- The Council of Europe and Minority Rights
The Council of Europe’s Framework Convention for the Protection of National Minorities (Framework Convention) 2 represents the latest step taken to protect minority groups in Europe. 3 The revolution that has occurred in Europe since 1989 has reawakened many minority issues that had lain relatively dormant during Soviet domination of the eastern part of the region 4 and a plethora of measures, at the regional and international [End Page 160] levels, 5 have been promulgated to deal with various minority situations and to reinforce the image of Europe as a collection of pluralist, multicultural states. This paper considers some of the issues surrounding the protection of minority groups in international law that have special bearing on the Framework Convention and examines the Framework Convention within that context.
Any consideration of minority rights is premised on a series of problems: the definition and classification of minorities; whether minority rights belong to the minority or to its individual members; whether minority rights are human rights; and whether legally justiciable rights are adequate on their own for the protection and promotion of minority groups. These questions are addressed throughout this paper, but some initial examination of them, independent of the Framework Convention, helps reveal the issues that ought to be addressed in any international legal instrument setting out rights for minorities.
A. Definition and Classification
John Packer 6 has noted that defining the term “minority” has been avoided whenever possible. The UN Declaration on the Rights of Persons Belonging [End Page 161] to National or Ethnic, Religious and Linguistic Minorities (1992 UN Declaration) 7 and the Framework Convention 8 contain no definition. 9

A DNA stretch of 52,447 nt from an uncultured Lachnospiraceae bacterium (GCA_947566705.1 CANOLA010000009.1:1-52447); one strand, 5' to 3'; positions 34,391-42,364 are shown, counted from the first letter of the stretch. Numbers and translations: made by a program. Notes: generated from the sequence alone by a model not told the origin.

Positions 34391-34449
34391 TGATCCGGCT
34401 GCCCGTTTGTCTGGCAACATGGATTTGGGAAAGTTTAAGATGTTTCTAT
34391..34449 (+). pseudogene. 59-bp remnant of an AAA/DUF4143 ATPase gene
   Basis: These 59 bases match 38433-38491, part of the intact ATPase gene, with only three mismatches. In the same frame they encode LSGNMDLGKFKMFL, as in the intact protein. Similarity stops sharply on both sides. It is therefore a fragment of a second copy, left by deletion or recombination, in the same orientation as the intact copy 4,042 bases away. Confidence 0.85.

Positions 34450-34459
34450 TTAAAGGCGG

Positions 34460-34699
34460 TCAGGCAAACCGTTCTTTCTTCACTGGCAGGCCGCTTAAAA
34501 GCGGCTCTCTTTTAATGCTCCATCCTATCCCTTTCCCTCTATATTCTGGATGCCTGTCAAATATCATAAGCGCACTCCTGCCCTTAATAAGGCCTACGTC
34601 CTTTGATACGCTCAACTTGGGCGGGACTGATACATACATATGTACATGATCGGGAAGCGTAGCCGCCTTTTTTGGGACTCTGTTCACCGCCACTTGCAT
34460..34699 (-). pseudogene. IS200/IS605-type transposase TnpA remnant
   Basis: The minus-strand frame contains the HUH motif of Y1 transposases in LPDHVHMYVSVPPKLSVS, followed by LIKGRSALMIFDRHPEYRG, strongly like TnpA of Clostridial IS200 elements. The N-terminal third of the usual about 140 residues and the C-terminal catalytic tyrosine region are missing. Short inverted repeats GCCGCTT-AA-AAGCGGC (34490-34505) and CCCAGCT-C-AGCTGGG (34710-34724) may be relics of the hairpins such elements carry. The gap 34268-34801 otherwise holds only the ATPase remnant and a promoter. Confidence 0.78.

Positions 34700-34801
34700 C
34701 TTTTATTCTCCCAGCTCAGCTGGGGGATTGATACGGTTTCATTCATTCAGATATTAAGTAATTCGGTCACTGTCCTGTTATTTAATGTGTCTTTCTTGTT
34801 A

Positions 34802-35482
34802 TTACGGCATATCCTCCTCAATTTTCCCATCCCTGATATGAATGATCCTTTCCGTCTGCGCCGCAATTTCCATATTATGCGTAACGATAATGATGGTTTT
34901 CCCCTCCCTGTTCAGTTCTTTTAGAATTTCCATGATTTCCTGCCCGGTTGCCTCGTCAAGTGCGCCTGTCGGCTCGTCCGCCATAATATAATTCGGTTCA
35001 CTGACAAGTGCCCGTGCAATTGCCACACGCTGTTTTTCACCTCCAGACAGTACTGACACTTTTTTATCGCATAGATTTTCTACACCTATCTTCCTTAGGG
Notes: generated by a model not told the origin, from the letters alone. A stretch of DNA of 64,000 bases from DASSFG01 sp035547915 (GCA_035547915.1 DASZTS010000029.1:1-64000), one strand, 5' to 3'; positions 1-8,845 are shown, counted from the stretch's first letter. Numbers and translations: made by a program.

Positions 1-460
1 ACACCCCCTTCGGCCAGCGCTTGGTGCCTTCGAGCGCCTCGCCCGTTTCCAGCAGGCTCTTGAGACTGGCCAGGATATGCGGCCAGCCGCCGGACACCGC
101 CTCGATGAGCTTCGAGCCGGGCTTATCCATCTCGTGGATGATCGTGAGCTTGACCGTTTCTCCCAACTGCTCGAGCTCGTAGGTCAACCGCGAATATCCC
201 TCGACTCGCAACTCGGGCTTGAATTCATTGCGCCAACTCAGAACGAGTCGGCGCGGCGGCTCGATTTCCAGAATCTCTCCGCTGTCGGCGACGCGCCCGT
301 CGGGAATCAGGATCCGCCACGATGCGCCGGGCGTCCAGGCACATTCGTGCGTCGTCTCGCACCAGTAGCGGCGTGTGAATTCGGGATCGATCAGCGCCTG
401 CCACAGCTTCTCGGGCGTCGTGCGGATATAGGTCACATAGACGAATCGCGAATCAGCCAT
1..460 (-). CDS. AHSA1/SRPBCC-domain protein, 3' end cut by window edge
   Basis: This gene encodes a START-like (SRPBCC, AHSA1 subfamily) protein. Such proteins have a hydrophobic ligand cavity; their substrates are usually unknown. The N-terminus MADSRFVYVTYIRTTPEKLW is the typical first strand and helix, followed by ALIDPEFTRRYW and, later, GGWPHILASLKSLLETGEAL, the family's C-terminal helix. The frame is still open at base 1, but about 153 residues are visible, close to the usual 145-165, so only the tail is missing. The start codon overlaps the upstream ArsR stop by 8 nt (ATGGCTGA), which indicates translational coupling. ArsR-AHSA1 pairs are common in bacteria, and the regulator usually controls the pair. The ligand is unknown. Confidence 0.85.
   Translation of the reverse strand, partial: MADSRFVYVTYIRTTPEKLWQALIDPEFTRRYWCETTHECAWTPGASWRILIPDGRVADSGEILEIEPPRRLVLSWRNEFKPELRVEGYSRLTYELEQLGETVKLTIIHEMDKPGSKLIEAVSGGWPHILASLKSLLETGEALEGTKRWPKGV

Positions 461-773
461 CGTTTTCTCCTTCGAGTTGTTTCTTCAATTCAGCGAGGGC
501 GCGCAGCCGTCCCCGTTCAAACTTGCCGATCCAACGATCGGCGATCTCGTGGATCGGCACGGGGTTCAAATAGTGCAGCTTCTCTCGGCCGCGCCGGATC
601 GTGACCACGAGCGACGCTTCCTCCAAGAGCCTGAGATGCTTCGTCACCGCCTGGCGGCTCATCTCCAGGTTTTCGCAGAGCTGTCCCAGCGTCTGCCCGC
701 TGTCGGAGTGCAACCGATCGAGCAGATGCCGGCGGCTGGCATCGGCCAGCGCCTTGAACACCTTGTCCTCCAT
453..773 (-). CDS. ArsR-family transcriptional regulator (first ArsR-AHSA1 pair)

It has been correctly observed that international law supposes the existence of minorities both in general and of specific types. However, while the existence of human beings and states are “axiomatic” in international law, the existence of human groups is problematic. Conceptually, international law struggles with the definitions of actors beyond the “State”; indeed, the problem of defining actors has always troubled political theory in general and international relations in particular. . . . [W]hile the catalogue and content of individual human rights has become relatively clear, the specificity of protections for groups, particularly minorities, has remained largely uncertain. Paramount among this uncertainty has been the very definition of “the” or “a minority” to whom any rights may accrue. 10
It is often the case that declarations have no definitional provisions; but when there are none in a legal instrument, such as the Framework Convention, that raises fundamental questions about to whom the Convention applies 11 —one cannot accord rights to wholly nebulous concepts and some definition is necessary. Packer goes on to criticize the attempts by international commentators and provides his own “general settlement” of the problem which is, in terms of theory, superior to all that have gone before. However, because this paper is looking at a specific convention, a consideration of the traditional definitions of minorities in international law, [End Page 162] which were utilized by the convention’s drafters, provides greater assistance to the reader. 12
If the only limitation on qualifying for minority status were that the group was numerically smaller than the rest of the population, then states would be overflowing with minorities—bald people, cat owners, members of the armed forces. However, none of those three groups fits the standard picture of a minority group. Moreover, the numerical criterion excludes some groups. Using French sociologist Collette Guillaumin’s approach, which recognizes the relativity of the term “minority,” nondominant majorities could well be granted such status: 13 “[M]embership of a majority is based on the freedom to deny that one belongs to a minority, a freedom in the definition of oneself which the member of a minority cannot have!” 14 Nondominant majorities lack a similar “freedom.” 15 As such, “minority rights” might be granted to any group in a state that was dominated by another group, regardless of its relative size. In spite of the fact that Guillaumin’s definition can accommodate more subtle issues, nondominant majorities will still be excluded within the traditional understanding of minority rights. 16